by: Angelina Kam
Life moves at such a rapid pace, but we all need to take the time to look back, reflect, embrace and highlight cultural identity celebrations that we will continue to celebrate for generations to come. We all come from different backgrounds and walks of life and makes us all unique. For those of you who don’t know, AAPI Month (Asian American Pacific Islander Heritage Month), as well as Jewish American Heritage Month are celebrated in May and in the UML community, it’s celebrated in April with the spring semester coming to an end just before the beginning of May. As someone who is part of the AAPI community, AAPI Month is extremely important and has a very personal meaning to me and is the reason why I’m the person I am today. I also have so much love and respect for both Jewish Americans and the entire Jewish community as a whole and I stand with them.
Both groups have experienced so much hate and racism throughout history just because they’re different, they embrace who they truly are, and see things from a different light. According to the US Census from 2020, approximately 5.9% of people living in the United States are Asian, and 0.2% are Native Hawaiian or Other Pacific Islander. In addition, Jewish Americans are part of the 57.8% Non-Hispanic White on this particular census, though they are traditionally part of the MENA category, which represents those from the Middle East and North Africa. Unfortunately, the MENA category wasn’t included so in a sense they weren’t represented properly in the 2020 census. It’s our responsibility to be inclusive, as well as support not only these minoritized identities but all groups equitably and ethically regardless of what group or groups we may be a part of. We cannot be by-standers anymore. If we see something, we have to say something.
We need to be mindful that any negative action toward minoritized groups can have detrimental consequences and worsen the problem. Even if you aren’t contributing to the racism and hate of these groups, this topic is still relevant to you. Why? It’s because there’s so much that stems from racism and hate and we don’t always know or have the answer, and we can always learn something new.
For example, Cultural Wellness is an extremely important concept that isn’t considered before an action or decision surrounding racism or hate is made. It is applicable in all kinds of different settings and situations and you probably didn’t even know it or consider it. So, what is cultural wellness, you may ask? Cultural Wellness is the way you interact with others who are different from you whether it’s ethnicity, religion, gender, sexual orientation, age, customs. It’s accepting, valuing, and celebrating different cultural ways and how people interact in the world. It’s like “wellness” in general, incorporating your physical, social, and mental health together to ensure that you’re happy, healthy and balanced and it’s always made a priority. But if one aspect of your health is off-balance or out of sync, you’re not going to feel happy or healthy, though weirdly enough, Cultural Wellness is equally as important, but isn’t made a priority, and recommend it to be. If you’re stuck or don’t know how to start or have these types of conversations, the Office of Multicultural Affairs(OMA) at UMass Lowell is here for you. OMA is a safe space and support all students, regardless of gender, race, religion, and sexual orientation.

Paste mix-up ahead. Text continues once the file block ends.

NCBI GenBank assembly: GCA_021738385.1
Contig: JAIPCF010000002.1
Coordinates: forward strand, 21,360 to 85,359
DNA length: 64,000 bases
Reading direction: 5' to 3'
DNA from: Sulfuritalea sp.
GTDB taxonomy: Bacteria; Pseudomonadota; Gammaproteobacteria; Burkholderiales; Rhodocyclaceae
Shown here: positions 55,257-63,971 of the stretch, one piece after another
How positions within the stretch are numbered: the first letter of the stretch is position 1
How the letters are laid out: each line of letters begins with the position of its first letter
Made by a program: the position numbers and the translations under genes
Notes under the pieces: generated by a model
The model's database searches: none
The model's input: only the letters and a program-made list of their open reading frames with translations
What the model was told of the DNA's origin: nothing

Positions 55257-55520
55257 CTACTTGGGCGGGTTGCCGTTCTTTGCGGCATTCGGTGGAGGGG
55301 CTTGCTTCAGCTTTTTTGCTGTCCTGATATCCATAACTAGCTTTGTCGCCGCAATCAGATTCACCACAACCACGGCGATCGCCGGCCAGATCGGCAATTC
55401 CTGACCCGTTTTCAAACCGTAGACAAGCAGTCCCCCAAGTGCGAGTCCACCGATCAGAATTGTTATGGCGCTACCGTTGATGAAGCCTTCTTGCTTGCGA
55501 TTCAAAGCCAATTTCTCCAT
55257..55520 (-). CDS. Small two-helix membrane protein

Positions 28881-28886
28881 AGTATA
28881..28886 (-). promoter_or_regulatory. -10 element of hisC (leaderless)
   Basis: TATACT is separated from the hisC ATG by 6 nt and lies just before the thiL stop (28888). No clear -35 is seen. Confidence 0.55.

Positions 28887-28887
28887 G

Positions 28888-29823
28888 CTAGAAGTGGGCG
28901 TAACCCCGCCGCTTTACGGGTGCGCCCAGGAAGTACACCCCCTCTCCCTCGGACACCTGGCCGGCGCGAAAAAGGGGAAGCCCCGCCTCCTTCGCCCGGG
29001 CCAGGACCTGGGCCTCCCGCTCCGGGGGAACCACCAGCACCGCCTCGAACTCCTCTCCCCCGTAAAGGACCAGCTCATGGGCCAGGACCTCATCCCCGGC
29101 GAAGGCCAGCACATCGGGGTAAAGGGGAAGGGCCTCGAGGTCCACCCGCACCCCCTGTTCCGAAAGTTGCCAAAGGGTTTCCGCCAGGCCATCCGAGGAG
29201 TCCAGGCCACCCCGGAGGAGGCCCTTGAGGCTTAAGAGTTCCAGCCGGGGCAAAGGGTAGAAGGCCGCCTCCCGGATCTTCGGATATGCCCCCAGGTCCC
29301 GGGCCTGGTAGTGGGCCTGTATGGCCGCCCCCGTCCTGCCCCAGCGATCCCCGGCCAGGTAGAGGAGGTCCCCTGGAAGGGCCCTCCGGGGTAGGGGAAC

We all have the power to break boundaries, come together and end racial stigma and hate that pulls people apart and creates division, chaos, and violence. It starts with all of us being more mindful of what we say to one another; things can get misinterpreted or blown out of proportion and can have ill-fated consequences that might not only hurt a single person, but rather an entire population. It starts with all of us rethinking racial stereotypes and actually giving each other a chance to show our colors. It starts with us accepting our differences and celebrating our various identities and heritages, not only during these special months, but in fact everyday. If you’re stuck or don’t know how to have these conversations, the Office of Multicultural Affairs(OMA) at UMass Lowell is here.
How do we celebrate? We participate in cultural traditions, like special holidays and meals, we share stories and listen to them, we watch movies, and we learn about historical pioneers and trailblazers who defied racism and hate, rewrote stereotypes, chased their dreams, and the paved the way for all of us to do the same!! It’s truly a celebration like no other and you’re all cordially invited. Finally, be proud of your heritage and who you are…there’s only one version of you and you shouldn’t let anyone or anything change that.